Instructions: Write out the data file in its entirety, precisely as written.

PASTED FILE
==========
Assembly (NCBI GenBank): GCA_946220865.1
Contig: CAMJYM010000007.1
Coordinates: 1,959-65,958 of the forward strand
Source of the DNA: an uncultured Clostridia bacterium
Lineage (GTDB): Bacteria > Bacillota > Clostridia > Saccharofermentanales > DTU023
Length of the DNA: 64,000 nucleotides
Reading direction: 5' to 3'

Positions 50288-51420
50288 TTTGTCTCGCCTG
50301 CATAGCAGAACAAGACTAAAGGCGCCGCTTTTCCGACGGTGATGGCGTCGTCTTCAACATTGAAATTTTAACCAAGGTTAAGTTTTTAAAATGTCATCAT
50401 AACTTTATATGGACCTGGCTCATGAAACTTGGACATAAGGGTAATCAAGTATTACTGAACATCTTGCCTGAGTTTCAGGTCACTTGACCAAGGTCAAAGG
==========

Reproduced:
Assembly (NCBI GenBank): GCA_946220865.1
Contig: CAMJYM010000007.1
Coordinates: 1,959-65,958 of the forward strand
Source of the DNA: an uncultured Clostridia bacterium
Lineage (GTDB): Bacteria > Bacillota > Clostridia > Saccharofermentanales > DTU023
Length of the DNA: 64,000 nucleotides
Reading direction: 5' to 3'

Positions 50288-51420
50288 TTTGTCTCGCCTG
50301 CATAGCAGAACAAGACTAAAGGCGCCGCTTTTCCGACGGTGATGGCGTCGTCTTCAACATTGAAATTTTAACCAAGGTTAAGTTTTTAAAATGTCATCAT
50401 AACTTTATATGGACCTGGCTCATGAAACTTGGACATAAGGGTAATCAAGTATTACTGAACATCTTGCCTGAGTTTCAGGTCACTTGACCAAGGTCAAAGG